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Colorado wildfires torment the city and leave many homeless

Residents pray for a shift in weather

Dozens upon dozens of homes have been destroyed due to the raging Colorado wildfires, stated Colorado Springs’ Mayor, Steve Bach, today. The full extent of the damage to the city, which is the second largest in Colorado, is still unknown; costs to rebuild will clearly be astronomical.

The size of the Colorado wildfire has doubled in size over the last several days, forcing thousands upon thousands of residents to flee the city. The situation has become so sever that even the Air Force Academy needed to be evacuated.

Though, if there is a change in weather, officials will have a better chance at quelling the Waldon Canyon Colorado wildfires.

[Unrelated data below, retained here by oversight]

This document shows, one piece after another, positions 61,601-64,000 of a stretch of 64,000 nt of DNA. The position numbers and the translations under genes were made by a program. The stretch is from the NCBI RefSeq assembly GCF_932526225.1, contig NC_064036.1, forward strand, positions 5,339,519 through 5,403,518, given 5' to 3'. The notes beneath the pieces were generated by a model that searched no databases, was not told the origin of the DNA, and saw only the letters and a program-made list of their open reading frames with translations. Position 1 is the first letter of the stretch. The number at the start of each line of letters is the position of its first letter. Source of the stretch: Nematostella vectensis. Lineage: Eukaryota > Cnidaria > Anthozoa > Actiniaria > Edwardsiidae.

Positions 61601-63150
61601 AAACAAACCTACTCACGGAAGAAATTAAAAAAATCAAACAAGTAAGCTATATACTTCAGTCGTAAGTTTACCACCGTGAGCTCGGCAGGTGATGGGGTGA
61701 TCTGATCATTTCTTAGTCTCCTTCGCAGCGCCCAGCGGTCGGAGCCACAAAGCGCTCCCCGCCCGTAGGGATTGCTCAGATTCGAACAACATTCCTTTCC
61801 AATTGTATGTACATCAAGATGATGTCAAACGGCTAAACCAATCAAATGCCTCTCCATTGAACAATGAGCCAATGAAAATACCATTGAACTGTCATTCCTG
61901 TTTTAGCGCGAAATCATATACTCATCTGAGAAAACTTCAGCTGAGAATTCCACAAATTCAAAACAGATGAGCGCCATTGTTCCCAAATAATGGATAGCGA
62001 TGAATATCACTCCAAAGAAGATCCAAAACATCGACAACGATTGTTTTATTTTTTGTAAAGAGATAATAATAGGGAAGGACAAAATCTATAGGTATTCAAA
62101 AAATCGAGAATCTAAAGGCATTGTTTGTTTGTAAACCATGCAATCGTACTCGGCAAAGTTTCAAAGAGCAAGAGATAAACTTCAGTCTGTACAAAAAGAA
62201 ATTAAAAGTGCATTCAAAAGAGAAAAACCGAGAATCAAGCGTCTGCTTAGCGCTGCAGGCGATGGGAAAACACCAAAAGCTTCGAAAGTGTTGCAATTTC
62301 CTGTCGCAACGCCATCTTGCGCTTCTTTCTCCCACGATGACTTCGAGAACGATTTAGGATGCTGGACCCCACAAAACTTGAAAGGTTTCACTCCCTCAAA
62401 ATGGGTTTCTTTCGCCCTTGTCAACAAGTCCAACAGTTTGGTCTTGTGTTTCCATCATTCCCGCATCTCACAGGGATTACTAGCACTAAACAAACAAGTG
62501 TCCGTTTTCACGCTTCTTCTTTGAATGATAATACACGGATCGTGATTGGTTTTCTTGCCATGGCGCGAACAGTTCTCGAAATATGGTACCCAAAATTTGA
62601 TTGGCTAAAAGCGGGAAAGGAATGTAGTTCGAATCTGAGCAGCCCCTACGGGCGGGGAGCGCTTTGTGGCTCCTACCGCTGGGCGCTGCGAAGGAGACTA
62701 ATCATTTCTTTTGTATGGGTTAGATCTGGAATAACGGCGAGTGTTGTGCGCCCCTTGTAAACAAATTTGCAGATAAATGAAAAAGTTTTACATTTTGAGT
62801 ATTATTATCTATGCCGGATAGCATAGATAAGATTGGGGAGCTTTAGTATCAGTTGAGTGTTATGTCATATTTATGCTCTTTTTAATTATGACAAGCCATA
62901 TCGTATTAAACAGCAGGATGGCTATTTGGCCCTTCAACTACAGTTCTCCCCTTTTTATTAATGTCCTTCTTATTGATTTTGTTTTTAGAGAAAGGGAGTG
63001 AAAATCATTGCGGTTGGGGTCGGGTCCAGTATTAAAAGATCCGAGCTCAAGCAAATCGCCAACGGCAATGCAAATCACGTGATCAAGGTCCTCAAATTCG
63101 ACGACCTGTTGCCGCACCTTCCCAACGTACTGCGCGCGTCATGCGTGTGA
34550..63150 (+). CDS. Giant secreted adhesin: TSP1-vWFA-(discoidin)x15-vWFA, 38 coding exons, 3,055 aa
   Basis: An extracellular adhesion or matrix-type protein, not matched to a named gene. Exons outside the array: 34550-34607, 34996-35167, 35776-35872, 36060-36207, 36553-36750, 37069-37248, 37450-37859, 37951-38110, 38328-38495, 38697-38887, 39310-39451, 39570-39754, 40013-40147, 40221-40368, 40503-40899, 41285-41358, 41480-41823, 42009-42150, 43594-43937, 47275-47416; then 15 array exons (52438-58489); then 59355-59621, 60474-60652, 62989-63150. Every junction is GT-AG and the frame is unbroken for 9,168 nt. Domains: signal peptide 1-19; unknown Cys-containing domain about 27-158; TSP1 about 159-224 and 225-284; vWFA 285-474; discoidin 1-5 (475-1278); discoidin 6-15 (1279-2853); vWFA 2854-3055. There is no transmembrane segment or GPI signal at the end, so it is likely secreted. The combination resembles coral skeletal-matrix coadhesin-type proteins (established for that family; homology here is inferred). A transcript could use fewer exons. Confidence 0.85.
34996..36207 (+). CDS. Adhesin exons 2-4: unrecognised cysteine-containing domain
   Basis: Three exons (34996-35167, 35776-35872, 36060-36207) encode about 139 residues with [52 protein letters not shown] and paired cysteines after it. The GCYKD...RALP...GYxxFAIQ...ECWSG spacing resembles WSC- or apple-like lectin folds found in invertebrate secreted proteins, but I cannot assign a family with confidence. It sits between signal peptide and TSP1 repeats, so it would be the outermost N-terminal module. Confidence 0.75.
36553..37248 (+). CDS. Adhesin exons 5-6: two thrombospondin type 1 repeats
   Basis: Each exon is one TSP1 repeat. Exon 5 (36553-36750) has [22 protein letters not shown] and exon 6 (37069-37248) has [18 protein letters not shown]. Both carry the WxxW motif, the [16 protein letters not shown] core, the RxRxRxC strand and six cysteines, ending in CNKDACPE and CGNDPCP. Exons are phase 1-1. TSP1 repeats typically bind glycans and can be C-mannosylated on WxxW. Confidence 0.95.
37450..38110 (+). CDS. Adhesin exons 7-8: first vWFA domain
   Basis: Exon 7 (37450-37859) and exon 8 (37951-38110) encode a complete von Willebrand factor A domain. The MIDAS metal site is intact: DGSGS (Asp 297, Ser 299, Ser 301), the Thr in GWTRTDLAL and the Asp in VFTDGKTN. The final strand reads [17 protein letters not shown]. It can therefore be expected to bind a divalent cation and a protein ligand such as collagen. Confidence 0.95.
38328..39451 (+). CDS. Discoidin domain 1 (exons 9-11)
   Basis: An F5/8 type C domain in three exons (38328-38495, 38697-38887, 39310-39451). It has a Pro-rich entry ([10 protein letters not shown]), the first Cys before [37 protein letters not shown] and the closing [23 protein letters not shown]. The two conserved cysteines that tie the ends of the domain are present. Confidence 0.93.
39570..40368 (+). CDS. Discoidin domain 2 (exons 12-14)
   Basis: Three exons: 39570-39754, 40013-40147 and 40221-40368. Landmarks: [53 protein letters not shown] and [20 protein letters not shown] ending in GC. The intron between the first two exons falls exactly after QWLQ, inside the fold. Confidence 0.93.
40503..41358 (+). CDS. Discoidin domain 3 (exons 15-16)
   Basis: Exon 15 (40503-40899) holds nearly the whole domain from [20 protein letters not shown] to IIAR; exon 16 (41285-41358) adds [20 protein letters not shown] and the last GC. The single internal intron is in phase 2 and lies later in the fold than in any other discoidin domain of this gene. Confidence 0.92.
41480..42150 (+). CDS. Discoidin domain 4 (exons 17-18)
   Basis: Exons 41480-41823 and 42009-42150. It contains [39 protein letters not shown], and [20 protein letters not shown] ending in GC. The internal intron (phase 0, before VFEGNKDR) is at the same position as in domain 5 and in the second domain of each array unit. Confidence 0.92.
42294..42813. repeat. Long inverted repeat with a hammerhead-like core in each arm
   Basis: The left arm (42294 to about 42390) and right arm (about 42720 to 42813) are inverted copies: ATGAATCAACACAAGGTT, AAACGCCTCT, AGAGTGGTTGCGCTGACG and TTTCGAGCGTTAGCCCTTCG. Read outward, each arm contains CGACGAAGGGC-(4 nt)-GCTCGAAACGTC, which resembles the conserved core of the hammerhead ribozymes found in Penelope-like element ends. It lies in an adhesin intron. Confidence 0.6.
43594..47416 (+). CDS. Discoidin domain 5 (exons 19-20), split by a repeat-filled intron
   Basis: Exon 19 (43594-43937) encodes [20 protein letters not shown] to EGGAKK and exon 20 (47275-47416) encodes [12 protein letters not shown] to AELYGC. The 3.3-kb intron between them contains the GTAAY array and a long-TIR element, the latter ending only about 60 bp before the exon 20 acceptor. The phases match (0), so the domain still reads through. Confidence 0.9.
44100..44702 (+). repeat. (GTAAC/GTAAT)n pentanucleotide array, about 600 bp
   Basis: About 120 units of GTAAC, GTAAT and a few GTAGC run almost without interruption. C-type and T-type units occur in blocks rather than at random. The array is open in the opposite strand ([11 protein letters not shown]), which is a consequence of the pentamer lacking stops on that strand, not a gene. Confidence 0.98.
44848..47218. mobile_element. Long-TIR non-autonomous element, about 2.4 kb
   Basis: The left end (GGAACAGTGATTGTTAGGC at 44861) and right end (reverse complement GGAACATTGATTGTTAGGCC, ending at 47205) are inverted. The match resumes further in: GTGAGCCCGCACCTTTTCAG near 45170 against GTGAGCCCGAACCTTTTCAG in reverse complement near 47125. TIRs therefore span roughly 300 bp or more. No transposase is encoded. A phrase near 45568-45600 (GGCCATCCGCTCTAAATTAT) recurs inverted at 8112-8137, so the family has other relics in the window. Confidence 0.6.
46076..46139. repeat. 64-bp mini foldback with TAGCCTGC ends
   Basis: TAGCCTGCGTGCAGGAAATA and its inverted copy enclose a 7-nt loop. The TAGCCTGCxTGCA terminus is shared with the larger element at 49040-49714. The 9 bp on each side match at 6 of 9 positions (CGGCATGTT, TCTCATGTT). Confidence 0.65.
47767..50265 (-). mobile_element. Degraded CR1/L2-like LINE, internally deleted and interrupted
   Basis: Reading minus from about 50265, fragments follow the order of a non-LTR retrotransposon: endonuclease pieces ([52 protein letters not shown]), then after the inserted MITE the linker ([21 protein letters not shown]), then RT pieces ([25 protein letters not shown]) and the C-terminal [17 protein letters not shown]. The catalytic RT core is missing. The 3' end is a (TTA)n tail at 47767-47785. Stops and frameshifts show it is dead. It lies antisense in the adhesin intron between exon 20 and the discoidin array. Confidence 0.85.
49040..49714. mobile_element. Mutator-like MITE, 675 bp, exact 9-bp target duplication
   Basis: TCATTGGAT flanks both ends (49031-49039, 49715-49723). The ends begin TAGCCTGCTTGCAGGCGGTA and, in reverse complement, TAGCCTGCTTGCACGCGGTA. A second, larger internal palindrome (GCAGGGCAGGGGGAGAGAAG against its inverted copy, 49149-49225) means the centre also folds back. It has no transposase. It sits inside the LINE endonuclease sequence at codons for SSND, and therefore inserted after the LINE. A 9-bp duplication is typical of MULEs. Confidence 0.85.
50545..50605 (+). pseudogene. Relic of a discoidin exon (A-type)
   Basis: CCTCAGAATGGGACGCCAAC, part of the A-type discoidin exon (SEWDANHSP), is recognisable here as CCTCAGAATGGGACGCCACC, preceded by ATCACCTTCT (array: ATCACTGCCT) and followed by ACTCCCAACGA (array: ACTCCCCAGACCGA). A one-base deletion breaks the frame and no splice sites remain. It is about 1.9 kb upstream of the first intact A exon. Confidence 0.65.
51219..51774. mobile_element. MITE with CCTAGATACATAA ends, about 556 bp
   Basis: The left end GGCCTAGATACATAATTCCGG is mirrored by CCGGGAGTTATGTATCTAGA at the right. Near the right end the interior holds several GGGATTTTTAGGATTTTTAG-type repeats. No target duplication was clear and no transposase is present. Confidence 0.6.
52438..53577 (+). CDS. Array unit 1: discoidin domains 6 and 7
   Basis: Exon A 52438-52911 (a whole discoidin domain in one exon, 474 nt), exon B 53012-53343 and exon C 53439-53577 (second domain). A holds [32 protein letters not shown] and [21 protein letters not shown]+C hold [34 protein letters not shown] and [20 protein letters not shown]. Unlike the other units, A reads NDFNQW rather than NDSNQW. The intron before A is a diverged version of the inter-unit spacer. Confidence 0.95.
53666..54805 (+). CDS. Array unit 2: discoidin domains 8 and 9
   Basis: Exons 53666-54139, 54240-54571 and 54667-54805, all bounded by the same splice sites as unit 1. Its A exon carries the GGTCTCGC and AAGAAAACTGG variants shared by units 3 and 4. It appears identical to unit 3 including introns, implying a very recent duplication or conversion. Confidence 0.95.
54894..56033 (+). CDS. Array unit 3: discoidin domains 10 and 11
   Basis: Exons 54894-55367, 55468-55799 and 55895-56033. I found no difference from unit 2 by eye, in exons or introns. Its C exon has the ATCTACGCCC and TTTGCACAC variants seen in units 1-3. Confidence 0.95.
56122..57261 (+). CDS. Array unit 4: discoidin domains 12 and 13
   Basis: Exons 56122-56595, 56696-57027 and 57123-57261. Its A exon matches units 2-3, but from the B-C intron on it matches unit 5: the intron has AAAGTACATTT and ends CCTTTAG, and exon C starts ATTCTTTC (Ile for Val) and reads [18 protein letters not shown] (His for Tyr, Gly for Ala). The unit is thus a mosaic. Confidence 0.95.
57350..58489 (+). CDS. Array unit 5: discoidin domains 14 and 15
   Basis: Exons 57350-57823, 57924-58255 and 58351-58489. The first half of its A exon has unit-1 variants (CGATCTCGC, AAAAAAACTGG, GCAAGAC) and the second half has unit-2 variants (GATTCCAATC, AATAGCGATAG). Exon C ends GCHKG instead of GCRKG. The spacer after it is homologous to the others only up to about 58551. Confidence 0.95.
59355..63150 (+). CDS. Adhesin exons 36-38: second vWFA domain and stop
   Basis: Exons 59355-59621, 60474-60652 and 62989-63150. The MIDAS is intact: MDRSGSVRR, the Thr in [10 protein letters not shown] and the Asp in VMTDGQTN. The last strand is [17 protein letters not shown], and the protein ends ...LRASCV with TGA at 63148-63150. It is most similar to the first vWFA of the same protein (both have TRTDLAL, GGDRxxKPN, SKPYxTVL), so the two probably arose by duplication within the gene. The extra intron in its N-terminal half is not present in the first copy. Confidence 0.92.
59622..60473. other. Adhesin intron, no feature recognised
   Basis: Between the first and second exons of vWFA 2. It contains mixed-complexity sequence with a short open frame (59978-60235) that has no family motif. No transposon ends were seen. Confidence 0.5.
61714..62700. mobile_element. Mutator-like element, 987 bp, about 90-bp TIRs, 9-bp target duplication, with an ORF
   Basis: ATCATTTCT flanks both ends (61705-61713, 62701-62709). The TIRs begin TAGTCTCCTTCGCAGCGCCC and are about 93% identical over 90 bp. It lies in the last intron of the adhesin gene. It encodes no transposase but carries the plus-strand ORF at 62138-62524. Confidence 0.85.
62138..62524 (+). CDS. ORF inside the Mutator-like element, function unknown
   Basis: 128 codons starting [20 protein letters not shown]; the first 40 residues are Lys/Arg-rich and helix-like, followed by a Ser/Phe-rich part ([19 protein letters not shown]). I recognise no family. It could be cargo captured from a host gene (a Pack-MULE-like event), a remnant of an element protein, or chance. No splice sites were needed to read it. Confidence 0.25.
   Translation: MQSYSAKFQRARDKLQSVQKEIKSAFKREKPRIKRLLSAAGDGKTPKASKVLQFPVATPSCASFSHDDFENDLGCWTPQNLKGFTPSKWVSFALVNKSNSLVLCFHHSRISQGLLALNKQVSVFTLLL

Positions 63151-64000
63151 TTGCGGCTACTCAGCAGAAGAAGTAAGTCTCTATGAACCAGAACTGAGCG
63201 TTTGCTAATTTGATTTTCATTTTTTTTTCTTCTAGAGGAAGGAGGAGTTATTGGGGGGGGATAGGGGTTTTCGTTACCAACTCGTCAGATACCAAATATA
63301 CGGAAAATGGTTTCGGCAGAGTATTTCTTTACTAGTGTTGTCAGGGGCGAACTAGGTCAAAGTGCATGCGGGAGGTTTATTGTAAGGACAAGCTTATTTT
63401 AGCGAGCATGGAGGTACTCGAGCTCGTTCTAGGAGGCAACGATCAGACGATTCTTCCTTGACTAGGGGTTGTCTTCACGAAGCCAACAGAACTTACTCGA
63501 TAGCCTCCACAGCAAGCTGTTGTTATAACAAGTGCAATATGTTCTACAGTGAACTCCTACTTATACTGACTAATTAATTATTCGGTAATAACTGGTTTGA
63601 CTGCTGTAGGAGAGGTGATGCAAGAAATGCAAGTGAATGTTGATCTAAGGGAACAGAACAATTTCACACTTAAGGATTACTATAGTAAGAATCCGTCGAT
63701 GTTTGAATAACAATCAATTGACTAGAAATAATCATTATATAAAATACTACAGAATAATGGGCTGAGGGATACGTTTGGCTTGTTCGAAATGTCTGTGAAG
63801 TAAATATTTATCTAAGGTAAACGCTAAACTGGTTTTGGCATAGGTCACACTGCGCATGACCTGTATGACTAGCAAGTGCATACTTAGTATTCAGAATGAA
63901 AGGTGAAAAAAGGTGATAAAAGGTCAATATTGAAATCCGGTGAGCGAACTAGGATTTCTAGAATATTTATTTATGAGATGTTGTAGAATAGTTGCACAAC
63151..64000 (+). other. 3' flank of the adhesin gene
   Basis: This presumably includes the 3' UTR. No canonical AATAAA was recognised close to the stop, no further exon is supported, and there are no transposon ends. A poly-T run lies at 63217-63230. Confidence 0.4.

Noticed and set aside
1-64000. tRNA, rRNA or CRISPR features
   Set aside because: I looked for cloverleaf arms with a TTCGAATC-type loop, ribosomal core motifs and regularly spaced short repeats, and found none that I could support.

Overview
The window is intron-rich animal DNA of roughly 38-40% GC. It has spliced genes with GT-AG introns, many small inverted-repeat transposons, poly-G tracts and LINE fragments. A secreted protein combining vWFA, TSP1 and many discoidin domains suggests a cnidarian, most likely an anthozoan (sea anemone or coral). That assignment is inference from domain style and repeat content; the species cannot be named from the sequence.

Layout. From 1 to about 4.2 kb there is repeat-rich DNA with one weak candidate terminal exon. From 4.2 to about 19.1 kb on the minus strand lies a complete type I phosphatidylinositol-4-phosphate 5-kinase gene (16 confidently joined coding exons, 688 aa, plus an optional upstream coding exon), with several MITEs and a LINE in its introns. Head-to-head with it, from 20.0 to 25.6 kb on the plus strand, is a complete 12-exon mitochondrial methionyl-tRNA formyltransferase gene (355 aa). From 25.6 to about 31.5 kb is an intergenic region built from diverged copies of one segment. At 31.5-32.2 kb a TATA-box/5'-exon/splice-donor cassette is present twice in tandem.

As of Wednesday, the wildfire covered 24 square miles and was reaching towards the west edge of the city.  They first began Saturday and were fueled thanks to 65-m.p.h. winds.

“We have had the first break in the weather in the days since we have been here,” Rich Harvey, Fire Incident Commander, said. “We are going to go after it today aggressively.”

However, the Colorado wildfires have helped to introduce some unique technology to the general public and are potentially saving lives. Esri and Google Maps are presenting maps of the fires location and path, which are continuously updated.

“The primary use is for residents wanting very current information on where the fire is and whether they’re going to need to evacuate or not,” said Michael Goodchild, a geographer at the University of California, Santa Barbara.

More than 32,000 people had to evacuate Colorado Spring Wednesday June 27.

President Obama is slated to tour the damage Friday.

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